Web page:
So this is it. You’ve decided you’ll join a gym and start exercising, and this time, you’ll really stick with it! To make sure you’ll stick with it, you join and sign on for a full year. After all, commitment to paying the membership means total commitment to exercising, right?
Everything is going well, but soon after you get started…life happens. Work gets a little busier, and you’re working longer hours, answering emails around the clock. When you get home, you don't have much energy left, not to mention you have your family to spend time with, along with a number of other obligations. Exercise can wait, you tell yourself, and as the days and weeks go by, your initial motivation to work out starts to wane, and you continue to plan to go back to the gym "tomorrow."
You’re not alone in this! Most people drop off from their established exercise goals within six months of starting a new plan, and according to the Center for Disease Control and Prevention (CDC), only 20.8% of adults over 18 years old meet its recommendations for both strength and aerobic activity.
You shouldn’t be too hard on yourself for not sticking with it. You have good intentions, but you’re busy and life isn’t always as simple as we’d like it to be.
And if exercise feels like a chore to you, it isn’t likely to be sustainable. As human beings, we look for immediate gratification, and we look for things that are fun and make us feel good in the now.
So, what can you do?
1) Start Small
The CDC recommends 2.5 hours per week of moderate-intensity aerobic activity. That breaks down to only 30 minutes a day, 5 days a week, or you can do 10 minutes of moderate or vigorous activity at a time. Figure out a routine that makes sense for you – ideally one infused with some level of enjoyment (riding your bike, taking dance classes, etc.) – and add resistance work 2 days per week (also a CDC recommendation) once you feel comfortable with whatever exercise routine you come up with.
Even if you have a specific health or weight related goal that seems far off into the future, be sure to note the small but significant perks you’re experiencing along the way. Notice how your energy level has shifted since you started consciously moving, and notice how much better you feel overall. Soon enough your ultimate goal will feel more like a natural side effect to your overall well-being.
The only requirement is that you have fun, that whatever you do adds value to your life, that you look forward to doing it, and that you do it because you want to, not because you should or have to.
2) Set Realistic Goals
Goals are essential to guide and direct you, but to be successful, you need goals that are realistic, ones that agree with your deepest values, and ones that add benefits to your life.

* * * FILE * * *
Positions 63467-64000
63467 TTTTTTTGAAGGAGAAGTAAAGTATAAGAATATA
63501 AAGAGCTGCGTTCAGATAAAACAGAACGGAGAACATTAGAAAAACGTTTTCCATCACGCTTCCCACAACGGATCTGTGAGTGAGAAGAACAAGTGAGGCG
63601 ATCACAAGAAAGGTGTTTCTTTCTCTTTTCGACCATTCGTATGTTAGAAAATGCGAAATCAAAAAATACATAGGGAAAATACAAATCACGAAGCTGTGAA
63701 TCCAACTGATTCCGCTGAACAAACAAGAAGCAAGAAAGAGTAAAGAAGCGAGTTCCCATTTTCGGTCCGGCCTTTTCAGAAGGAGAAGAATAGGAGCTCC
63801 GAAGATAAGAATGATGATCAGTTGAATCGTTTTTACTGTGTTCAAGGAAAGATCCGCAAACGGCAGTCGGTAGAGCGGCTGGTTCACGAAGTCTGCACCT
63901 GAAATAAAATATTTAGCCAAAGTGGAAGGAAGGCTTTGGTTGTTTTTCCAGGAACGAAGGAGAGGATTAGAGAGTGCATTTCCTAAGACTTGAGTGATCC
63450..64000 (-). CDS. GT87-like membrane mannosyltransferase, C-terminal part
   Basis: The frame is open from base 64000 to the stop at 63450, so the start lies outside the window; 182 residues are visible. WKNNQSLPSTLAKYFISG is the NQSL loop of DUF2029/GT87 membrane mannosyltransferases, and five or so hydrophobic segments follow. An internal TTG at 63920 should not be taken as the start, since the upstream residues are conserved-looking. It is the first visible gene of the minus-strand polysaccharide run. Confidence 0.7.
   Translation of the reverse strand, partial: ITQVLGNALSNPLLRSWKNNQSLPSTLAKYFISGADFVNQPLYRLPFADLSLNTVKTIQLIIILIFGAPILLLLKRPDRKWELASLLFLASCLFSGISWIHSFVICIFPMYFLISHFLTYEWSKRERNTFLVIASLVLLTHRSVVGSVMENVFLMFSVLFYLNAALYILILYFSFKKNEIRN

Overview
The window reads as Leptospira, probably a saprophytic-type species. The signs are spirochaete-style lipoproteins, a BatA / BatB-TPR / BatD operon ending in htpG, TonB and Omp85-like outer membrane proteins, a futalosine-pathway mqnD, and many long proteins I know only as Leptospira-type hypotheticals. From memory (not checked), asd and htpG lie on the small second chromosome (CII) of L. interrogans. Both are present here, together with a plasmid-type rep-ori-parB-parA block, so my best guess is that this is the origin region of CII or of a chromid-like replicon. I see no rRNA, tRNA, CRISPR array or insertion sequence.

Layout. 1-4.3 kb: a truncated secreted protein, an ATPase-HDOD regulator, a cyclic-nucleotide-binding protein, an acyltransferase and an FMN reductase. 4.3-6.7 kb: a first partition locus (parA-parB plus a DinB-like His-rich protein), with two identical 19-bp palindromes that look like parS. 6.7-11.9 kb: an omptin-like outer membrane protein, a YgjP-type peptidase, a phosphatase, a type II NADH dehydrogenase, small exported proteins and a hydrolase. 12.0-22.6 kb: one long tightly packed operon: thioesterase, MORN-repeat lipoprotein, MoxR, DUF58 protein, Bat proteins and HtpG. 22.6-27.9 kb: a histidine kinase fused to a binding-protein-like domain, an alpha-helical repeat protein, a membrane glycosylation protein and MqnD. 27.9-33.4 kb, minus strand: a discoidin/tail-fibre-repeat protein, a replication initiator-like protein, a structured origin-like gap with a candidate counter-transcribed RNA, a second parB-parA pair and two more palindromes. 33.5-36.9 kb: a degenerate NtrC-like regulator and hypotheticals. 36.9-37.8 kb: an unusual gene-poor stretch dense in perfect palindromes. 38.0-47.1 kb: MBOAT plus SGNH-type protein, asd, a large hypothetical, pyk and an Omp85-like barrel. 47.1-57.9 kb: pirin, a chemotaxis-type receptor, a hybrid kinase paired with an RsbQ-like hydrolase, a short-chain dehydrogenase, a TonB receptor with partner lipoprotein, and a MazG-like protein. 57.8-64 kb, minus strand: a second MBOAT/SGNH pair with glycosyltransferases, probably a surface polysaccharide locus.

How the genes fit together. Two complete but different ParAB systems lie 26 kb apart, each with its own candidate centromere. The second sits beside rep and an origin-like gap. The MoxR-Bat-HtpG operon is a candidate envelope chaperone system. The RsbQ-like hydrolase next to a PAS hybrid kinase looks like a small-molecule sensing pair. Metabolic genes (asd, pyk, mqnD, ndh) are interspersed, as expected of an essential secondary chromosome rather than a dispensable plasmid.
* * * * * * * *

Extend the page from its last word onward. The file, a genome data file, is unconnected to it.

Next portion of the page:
Whatever your goal, make sure it’s SMART:
Specific, so you clearly know what you want to do
Measurable, so your goal is quantifiable
Achievable, so you feel challenged but not overwhelmed
Reasonable, so it’s something you can accomplish
Time-oriented, so that you commit to achieve the goal by a given date
By breaking your goals down into smaller, SMART sub-goals, you will experience ripples of success that will do wonders for increasing your motivation to accomplish your overall goal.
For example, if your overall goal is to run a 5K race, and you have never run before, you can start with a small sub-goal of walking 1 mile every day for 10 days. This will help you slowly condition your body and mind, and will allow you to gradually increase the distance until you feel comfortable to switch from walking to running.
3) Create a Support Network
Having support from your family and friend is invaluable in helping you develop a sustainable active lifestyle. Develop a network of people who support you in your newfound decision to seriously exercise. A lot of research has been done on the relationship between social support and adherence to exercise, and the conclusion is that the more support you get from family and friends, the more likely you will stick to your plans. This support is especially important when you hit some bumps in the road. You support system will be there to lift you up and get you moving again. And if you can get your family and friends to move along with you, even better!
Once again, whatever it is you decide to do, whatever workout routine keeps you moving, don’t forget to make it enjoyable. Knowing that you have total autonomy to choose what works for you, for you own personal reasons, is extremely empowering, which is especially important as you’re looking for long-lasting and sustainable changes in your life.
And of course, before starting any exercise/physical activity routine, please consult with you doctor.